Archaeologists are recording unmarked graves at the Barunga Cemetery, which was first used in the 1960s.
Working at the request of Elders from Barunga Aboriginal community and the Roper Gulf Regional Council, archaeologists from Flinders University in Adelaide are recording unmarked graves in the Barunga Cemetery.
Since the 1960s, around 200 burials have taken place.
Only 29 of these are marked with a plaque identifying the name of the dead person.
The archaeologists, led by Professor Claire Smith and doctoral candidate Jordan Ralph, have already recorded 175 graves.
“This is a Territory-wide problem,” Professor Smith said.
“In the Northern Territory it has not been compulsory to record the location of the graves of Aboriginal people buried in remote areas.
“Through time, people forget exactly where their loved ones are buried. This can be traumatic.
“However, university researchers can help solve these mysteries and provide a real service to communities.”
Working at the request of Elders, the archaeologists have been using tablets to record information about each grave and a Total Station to map the cemetery.
They have been relying on the memories of community Elders to identify the unmarked graves.
As this information exists only in the memories of a few Elders, the window of opportunity to record this information is quote narrow. Once these Elders have passed away much of this information will be lost forever.
Families of the deceased need to know where to find their loved ones, to visit, mourn, and remember them.
“We want to know the name of the people who passed away and put a headstone on the grave,” Traditional Owner Joyce Bulumbara said.
“I know where my mother is buried, but I don’t know about my father.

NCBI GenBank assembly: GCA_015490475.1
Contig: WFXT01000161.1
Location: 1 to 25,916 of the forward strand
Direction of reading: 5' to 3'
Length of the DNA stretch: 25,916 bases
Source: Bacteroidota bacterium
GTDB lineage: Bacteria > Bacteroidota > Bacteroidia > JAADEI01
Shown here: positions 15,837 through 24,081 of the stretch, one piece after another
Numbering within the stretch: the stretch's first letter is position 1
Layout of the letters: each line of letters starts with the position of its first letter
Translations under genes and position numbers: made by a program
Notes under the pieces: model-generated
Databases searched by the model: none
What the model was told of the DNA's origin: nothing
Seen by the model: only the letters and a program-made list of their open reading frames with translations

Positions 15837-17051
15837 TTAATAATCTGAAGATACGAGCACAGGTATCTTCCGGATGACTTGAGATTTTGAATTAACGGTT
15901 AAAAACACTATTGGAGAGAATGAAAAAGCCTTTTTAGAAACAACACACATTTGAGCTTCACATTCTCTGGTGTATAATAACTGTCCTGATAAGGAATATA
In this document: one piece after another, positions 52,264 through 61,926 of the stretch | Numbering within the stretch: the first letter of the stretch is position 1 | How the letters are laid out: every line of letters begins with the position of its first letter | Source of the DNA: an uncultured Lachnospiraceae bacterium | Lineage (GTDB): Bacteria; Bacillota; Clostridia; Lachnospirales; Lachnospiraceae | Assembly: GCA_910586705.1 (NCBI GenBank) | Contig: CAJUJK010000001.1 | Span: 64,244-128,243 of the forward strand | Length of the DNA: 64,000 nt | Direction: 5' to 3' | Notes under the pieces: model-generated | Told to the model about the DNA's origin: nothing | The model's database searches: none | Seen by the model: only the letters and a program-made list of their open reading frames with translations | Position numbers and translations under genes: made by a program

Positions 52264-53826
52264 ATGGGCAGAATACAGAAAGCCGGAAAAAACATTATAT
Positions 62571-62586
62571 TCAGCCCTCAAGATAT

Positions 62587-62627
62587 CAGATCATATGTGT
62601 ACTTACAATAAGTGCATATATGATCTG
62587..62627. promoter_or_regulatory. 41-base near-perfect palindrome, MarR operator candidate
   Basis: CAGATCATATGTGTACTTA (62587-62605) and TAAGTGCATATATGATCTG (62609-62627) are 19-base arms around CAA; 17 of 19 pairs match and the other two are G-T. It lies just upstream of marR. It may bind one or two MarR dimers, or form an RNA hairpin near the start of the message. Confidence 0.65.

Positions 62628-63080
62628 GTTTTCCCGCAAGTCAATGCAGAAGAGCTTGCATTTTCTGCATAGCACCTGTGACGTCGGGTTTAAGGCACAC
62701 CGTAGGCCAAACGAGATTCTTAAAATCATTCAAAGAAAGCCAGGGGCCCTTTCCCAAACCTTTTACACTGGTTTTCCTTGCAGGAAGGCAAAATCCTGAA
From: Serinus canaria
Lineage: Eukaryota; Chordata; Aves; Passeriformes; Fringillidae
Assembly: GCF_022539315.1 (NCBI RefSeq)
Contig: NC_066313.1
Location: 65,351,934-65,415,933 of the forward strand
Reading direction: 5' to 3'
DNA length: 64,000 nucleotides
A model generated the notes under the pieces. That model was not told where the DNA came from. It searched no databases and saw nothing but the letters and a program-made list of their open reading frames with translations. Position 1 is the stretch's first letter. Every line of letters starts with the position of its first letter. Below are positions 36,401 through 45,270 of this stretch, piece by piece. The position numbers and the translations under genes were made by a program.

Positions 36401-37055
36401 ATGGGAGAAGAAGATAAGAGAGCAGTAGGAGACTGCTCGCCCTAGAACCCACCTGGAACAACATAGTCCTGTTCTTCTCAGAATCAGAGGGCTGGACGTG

“I know that he is buried in this graveyard but I don’t know where. I just want to know where my father is buried. We need that university mob to find out where the family members are buried. Then we can put headstones on their graves.”
The researchers also are providing the data required for the community and Roper Gulf Regional Council to plan future burials.
In the past, existing graves have been accidentally excavated by the community grave digger, who was unaware of the grave.
“There is an urgent need for this data to be recorded. Without this research, the information will be lost and the people will be forgotten,” Mr Ralph said.
The archaeological recording has been led by Mr Ralph—a PhD candidate at Flinders University and an archaeological consultant, who has been working in Barunga since 2010—and carried out by a team of postgraduate archaeology students.
“Our work here will ensure this situation will not be a problem in the future,” Mr Ralph said.
So far, the archaeologists have only dealt with what is on the surface.
However, there are additional areas of the graveyard that may contain graves, but these need to be explored using specialist equipment.
“Many of the graves at this cemetery are unmarked and do not leave a mark on the surface, particularly the older graves,” Mr Ralph said.
“These graves are just flat areas of the ground, indistinguishable from other areas. To locate these graves and erect a headstone, we could use geophysical equipment such as a ground penetrating radar. This is a low-impact and non-destructive way of seeing what is underneath the surface.”
New legislation is currently in preparation to address this Territory-wide problem.
“Aboriginal graveyards across the Territory are going to have to be recorded to comply with the new legislation, and we are the people who can do the job,” Professor Smith said.
“We are committed to Aboriginal employment on Aboriginal lands. Our team of University and community people includes local Aboriginal people who are being trained in site recording. In fact, one member of our team is a Barunga community member who has almost finished her university degree in archaeology.”